Slow Evaporation Rate Refrigerator
Date: April 2004
I am making a pot in pot refrigerator. i get two pots and
place one inside the other. Then I put sand in the space between them
two. Then I add water to keep the jars cool when the water evaporates
from the sand. Which makes the temperature in the pots down. I was
wondering if there was a liquid that will evaporate more slowly than
water, so I didn't need to pour more liquid ,between the pots to keep
them cool, so frequently. So can you please name some liquids that have a
higher evaporating point. If there are any.
Jaspreet- there are lots of liquids that evaporate slower,
but most of them you wouldn't want reeking up the air in your house, and some are fire
and the rest you're mother wouldn't let you play with this year.
That's why nobody has any around the house.
You can use glycerin, but it basically won't evaporate at all. And you won't get any
Same for drug-store mineral oil, and cooking vegetable oil.
Water carries more cold per cubic centimeter than almost any other fluid,
and it's cheaper, safer, and more environmental than anything else too..
If I were you I'd just try to make your water evaporate slower.
I'm sure you can make that happen.
Maybe dissolve a small measured amount of salt or sugar or glycerin in the water.
After that dries up, you never need to add more solute, just add more water.
Or cover some fraction of the outer surface of your pot,
with aluminum foil or plastic wrap or a bigger non-porous pot.
Or put it in a place where there is less air movement.
Maybe you can find ways to slow down the water leaving, that will keep cold inside, too.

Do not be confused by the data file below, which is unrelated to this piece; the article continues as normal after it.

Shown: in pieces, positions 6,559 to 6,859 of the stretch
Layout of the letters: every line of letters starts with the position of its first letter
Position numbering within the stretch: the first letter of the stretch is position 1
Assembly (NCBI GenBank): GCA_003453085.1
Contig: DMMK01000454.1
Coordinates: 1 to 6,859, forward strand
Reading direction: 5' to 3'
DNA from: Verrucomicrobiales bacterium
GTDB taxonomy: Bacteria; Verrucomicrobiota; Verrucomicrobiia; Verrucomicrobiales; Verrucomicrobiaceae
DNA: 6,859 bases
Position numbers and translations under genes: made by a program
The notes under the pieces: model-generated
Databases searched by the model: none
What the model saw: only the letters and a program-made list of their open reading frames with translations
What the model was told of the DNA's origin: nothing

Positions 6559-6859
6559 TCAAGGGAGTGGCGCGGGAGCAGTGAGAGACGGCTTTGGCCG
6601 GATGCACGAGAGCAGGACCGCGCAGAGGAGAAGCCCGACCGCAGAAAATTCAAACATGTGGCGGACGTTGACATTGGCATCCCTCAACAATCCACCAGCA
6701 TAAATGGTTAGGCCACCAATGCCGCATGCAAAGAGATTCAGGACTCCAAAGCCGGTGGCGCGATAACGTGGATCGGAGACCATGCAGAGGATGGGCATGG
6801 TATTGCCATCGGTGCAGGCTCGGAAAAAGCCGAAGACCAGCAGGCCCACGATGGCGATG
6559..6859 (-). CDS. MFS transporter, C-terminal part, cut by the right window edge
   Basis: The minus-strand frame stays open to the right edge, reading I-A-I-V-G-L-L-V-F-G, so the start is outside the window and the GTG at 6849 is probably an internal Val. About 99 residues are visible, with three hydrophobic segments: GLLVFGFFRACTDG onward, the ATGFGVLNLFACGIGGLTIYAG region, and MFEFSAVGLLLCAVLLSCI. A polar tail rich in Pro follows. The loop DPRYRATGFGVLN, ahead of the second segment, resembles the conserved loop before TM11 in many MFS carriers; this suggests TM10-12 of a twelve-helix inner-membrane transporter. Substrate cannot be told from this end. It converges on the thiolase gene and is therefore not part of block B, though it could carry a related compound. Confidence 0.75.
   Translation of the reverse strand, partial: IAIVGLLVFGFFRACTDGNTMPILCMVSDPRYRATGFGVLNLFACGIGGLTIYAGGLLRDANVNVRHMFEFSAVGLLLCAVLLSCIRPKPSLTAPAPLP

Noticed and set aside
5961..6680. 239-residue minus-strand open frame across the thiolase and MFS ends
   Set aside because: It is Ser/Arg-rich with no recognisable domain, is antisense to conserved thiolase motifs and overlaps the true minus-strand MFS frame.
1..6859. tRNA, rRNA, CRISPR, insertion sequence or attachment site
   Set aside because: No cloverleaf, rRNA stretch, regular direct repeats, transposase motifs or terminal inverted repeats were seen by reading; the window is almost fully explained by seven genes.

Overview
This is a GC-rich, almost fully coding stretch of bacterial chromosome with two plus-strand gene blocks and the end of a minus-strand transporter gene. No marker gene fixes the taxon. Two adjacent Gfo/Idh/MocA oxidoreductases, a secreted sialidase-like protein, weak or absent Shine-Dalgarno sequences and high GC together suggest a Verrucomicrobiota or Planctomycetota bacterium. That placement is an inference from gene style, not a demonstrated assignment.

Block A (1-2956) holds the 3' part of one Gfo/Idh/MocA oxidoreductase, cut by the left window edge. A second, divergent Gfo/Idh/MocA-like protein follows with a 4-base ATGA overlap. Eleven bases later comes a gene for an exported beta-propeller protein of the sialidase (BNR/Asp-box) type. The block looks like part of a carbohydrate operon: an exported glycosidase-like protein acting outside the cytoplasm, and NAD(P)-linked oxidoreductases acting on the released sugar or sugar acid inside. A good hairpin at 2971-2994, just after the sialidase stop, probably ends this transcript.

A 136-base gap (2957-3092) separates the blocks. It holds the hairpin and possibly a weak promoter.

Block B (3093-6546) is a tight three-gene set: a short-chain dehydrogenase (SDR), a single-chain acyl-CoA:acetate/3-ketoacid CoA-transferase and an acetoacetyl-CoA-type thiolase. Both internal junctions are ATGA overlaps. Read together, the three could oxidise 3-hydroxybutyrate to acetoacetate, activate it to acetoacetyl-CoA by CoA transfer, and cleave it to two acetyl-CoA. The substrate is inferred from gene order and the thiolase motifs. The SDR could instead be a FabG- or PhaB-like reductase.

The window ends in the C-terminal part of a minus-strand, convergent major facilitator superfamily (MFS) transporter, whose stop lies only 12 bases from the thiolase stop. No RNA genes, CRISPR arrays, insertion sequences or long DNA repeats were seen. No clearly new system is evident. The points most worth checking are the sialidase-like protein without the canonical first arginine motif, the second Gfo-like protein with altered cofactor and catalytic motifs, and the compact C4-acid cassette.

I think it's OK to use a lot of water, so long as you don't have to refill it very often.
If the pot takes water at a certain rate, from a large volume bottle, it will last longer.
If this is OK with you,
you need to figure out a way to make a wet connection between a big gallon jug and your
If it works right it will feed water to the sand slowly, only as fast as it needs to stay
- a fat wick made of rolled-up paper towel, covered with plastic wrap so it won't try to
- a skinny wick made of 1 or 2 strings sheltered in straws or twisted scotch tape,
- a real skinny siphon tube, maybe made out of straws, or
- a slow dripper, about 1-10 seconds per drop.
Try these, find out which one works for you.
Water is cheap, and is probably the most efficient liquid for evaporative
cooling. If you want to reduce the evaporation rate you can use a barrier
(say, plastic wrap) to block the evaporation. However, the cooling effect
of evaporation is proportional to the rate at which the water evaporates.
If you reduce the rate of evaporation, then the inner pot will not stay as
Click here to return to the Engineering Archives
Update: June 2012